Hamline Law and William Mitchell Law Announce Plans for a Merger
On February 12, 2015, Hamline University School of Law and William Mitchell College of Law signed an agreement that will merge them into one law school. The newly formed Minnesota school will be known as Mitchell | Hamline School of Law, and will be situated at William Mitchell’s Saint Paul campus. Both of these law schools will continue to operate separately until the merger is approved by the American Bar Association.
The merged law school will be staffed by faculty from both William Mitchell Law and Hamline law, and will encompass programs from both as well. The new combined law school will provide students with several programs to get their J.D., including full-time and part-time programs, as well as online and weekend options. William Mitchell actually just launched an innovative new online legal education program, so it seems they will be continuing that program under the new banner. According to William Mitchell Dean Eric Janus, these negotiations have been in the works for months.
According to the Dean of Hamline’s Law School, Jean Holloway, the two schools are combining because their missions are a good fit and the merger will help students gain a stronger legal education. She said, “certainly given the legal education market we can do it better than we can do it alone.”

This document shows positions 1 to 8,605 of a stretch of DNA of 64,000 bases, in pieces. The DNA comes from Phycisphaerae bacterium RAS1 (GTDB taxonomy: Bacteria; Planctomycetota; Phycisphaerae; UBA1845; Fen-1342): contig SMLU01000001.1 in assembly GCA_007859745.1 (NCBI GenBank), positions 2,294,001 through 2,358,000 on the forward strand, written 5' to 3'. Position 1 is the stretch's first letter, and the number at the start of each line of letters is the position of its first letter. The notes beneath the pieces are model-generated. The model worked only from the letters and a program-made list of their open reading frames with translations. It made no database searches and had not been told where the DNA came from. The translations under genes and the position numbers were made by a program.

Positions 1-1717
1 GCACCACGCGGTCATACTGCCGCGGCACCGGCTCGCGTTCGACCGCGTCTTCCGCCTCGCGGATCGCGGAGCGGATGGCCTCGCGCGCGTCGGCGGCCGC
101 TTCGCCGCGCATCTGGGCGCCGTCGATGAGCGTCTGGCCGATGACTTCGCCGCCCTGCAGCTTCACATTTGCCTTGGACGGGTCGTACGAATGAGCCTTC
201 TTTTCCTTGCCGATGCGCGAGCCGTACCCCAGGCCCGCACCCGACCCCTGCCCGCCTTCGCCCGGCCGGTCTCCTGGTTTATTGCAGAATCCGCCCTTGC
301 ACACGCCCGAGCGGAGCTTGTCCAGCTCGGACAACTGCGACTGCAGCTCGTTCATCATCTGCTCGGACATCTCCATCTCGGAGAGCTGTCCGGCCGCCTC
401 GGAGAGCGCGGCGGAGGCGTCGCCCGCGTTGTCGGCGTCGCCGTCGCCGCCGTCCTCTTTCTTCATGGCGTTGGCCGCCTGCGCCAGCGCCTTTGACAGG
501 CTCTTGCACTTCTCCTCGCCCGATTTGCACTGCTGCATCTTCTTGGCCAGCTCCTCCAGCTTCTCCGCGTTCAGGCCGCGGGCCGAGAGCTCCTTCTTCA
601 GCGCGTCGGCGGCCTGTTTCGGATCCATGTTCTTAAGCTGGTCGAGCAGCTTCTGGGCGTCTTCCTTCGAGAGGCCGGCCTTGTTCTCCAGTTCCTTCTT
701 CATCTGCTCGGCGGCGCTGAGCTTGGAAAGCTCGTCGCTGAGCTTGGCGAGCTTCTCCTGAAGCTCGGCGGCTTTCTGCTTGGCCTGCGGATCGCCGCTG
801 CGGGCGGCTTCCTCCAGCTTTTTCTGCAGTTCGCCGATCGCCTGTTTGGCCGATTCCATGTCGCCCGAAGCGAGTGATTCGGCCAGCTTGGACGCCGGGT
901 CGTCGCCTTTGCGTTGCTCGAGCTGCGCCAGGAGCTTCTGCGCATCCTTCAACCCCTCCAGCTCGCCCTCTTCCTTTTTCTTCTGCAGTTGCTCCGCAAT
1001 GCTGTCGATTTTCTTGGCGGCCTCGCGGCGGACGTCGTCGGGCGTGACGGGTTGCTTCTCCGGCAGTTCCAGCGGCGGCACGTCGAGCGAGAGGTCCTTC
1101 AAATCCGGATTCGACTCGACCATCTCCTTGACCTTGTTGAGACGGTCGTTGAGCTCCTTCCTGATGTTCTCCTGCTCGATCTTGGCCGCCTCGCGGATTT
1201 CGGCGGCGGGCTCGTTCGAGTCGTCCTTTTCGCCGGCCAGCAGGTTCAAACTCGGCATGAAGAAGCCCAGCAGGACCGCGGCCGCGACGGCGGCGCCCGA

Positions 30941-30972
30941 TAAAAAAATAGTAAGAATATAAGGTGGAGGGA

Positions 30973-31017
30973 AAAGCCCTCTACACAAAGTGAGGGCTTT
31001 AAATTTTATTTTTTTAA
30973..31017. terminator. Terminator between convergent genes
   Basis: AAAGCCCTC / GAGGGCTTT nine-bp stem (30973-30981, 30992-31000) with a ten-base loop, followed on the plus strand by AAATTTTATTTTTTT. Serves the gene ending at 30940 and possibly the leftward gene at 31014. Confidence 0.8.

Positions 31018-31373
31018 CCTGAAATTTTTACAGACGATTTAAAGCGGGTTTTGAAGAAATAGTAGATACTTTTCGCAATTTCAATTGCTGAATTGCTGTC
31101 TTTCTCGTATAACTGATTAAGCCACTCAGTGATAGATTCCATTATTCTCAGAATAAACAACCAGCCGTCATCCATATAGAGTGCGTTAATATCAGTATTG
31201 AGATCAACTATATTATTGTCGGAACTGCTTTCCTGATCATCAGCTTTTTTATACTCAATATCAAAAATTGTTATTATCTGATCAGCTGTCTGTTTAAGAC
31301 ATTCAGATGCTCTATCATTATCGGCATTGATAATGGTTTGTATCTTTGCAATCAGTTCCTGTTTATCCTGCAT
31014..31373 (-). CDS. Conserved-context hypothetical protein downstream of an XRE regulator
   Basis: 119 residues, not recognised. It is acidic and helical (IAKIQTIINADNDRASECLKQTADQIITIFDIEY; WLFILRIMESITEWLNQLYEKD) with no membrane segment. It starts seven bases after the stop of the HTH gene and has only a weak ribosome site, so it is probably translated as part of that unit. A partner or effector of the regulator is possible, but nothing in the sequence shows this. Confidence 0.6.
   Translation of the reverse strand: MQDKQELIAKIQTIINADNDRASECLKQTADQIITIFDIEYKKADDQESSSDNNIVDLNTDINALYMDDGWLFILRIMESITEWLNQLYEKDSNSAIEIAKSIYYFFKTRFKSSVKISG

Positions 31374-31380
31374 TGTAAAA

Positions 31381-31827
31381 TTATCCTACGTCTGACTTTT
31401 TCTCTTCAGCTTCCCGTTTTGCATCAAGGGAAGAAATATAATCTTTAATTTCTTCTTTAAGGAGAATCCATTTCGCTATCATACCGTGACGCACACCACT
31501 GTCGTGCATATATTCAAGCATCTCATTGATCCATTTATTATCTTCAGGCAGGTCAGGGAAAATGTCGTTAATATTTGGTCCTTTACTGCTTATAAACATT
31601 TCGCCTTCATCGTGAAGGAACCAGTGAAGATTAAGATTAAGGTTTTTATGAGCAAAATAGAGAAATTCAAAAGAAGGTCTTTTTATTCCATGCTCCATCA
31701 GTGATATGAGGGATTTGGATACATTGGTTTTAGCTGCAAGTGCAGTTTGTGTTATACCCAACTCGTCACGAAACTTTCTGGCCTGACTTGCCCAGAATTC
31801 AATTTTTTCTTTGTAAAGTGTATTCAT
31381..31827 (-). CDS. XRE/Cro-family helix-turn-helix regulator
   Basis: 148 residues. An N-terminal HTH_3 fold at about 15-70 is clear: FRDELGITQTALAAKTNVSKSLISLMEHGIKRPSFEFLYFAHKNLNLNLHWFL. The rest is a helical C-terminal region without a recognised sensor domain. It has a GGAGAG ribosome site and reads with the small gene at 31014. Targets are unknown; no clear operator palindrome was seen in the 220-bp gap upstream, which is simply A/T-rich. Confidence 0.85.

In their joint statement, the schools announced that the president and dean of the new law school will be Mark C. Gordon, the newly appointed dean of William Mitchell. As of now, it’s unclear what role, if any, current Hamline Law School Dean Jean Halloway will have at the school once the merger is complete.
The impending merger will also have significant effects on the staffs of both of these schools. Officials report that cuts are going to need to be made to accomidate the merger, however, they hope that most of these will be voluntary.
However, one has to wonder if this merger has anything to do with the drastic decline in law school applicants over the recent years. According to the American Bar Association, law school enrollment in the United States is down nearly 30 percent from its peak in 2010, and is lower than it has been since 1973. The American Bar Association has also reported that Hamline’s 2014 entering class was only 90 students, making it one of just 25 law schools in the country to have an incoming class with fewer than 100 students.
In addition to the overall drop in law school applicants, the schools’ locations make it difficult to keep enrollment up. There are four law schools–University of St. Thomas Law, University of Minnesota Law, Hamline Law, and William Mitchell Law–all located in the Twin Cities region of Minnesota. With this much competition in one small region, it’s likely that all four of these schools have suffered. While, according to the president of the Minnesota State Bar Association, Richard Kyle, this merger is a “bold move,” it is one that makes sense given the high number of law schools in the Twin Cities.
It will be interesting to see the effects of the merger play out. Even with reduced competition in the region now, Mitchell | Hamline Law will still have an uphill battle in terms of enrollment. It will likely take the new school years to establish the reputation that will allow it to attract top students from across the country.